seas wax'd calm, and we discovered
Two ships from far making amain to us,
Of Corinth that, of Epidaurus
But ere they came,--O, let me say no more!
Gather the sequel by that went before.
Nay, forward, old man; do not break off so;
For we may pity, though not pardon thee.
O, had the gods done so, I had not now
Worthily term'd them merciless to us!
For, ere the ships could
meet by twice five leagues,
We were encounterd by a mighty rock;
Which being violently borne upon,
helpful ship was splitted in the midst;
So that, in this unjust divorce of us,
Fortune had left to both of us
What to delight in, what to sorrow for.
Her part, poor soul! seeming as burdened
With lesser weight
but not with lesser woe,
Was carried with more speed before the wind;
And in our sight they three were
By fishermen of Corinth, as we thought.
At length, another ship had seized on us;
whom it was their hap to save,
Gave healthful welcome to their shipwreck'd guests;
And would have reft
the fishers of their prey,
Had not their bark been very slow of sail;
And therefore homeward did they bend
Thus have you heard me sever'd from my bliss;
That by misfortunes was my life prolong'd,
tell sad stories of my own mishaps.
And for the sake of them thou sorrowest for,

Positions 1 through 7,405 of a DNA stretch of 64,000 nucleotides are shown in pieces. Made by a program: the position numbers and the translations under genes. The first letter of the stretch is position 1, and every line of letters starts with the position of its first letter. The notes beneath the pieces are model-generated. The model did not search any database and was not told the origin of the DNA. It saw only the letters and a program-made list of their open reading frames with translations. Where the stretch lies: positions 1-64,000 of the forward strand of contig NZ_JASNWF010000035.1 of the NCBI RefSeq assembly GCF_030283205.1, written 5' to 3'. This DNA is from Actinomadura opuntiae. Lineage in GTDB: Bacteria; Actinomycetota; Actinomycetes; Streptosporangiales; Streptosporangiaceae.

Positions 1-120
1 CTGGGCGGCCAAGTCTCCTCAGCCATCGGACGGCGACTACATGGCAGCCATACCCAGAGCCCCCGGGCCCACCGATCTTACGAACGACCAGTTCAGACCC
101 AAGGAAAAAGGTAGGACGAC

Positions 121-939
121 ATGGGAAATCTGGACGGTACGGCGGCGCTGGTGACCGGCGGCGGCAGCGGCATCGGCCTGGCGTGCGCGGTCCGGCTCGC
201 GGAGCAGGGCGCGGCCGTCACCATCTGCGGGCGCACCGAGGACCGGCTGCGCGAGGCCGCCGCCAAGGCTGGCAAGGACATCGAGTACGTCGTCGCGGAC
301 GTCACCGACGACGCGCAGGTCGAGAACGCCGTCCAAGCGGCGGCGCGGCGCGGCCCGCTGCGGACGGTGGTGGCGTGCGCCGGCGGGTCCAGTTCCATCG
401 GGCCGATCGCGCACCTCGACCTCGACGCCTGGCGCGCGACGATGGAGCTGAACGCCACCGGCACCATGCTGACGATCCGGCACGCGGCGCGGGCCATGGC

Do me the favour to dilate at full
What hath befall'n of them
and thee till now.
My youngest boy, and yet my eldest care,
At eighteen years became inquisitive
After his brother: and importuned
That his attendant--so his case was like,
Reft of his brother, but retain'd his name--
Might bear him
company in the quest of him:
Whom whilst I labour'd of a love to see,
I hazarded the loss of whom I loved.
summers have I spent in furthest Greece,
Roaming clean through the bounds of Asia,
And, coasting homeward,
came to Ephesus;
Hopeless to find, yet loath to leave unsought
Or that or any place that harbours men.
here must end the story of my life;
And happy were I in my timely death,
Could all my travels warrant me
Hapless AEgeon, whom the fates have mark'd
To bear the extremity of dire mishap!
Now, trust me, were
it not against our laws,
Against my crown, my oath, my dignity,
Which princes, would they, may not disannul,
soul would sue as advocate for thee.
But, though thou art adjudged to the death
And passed sentence
may not be recall'd
But to our honour's great disparagement,
Yet I will favour thee in what I can.
merchant, I'll limit thee this day
To seek thy life by beneficial help:
Try all the friends thou hast in Ephesus;
thou, or borrow, to make up the sum,
And live; if no, then thou art doom'd to die.
Gaoler, take him to thy
I will, my lord.
Hopeless and helpless doth AEgeon wend,
But to procrastinate his lifeless end.
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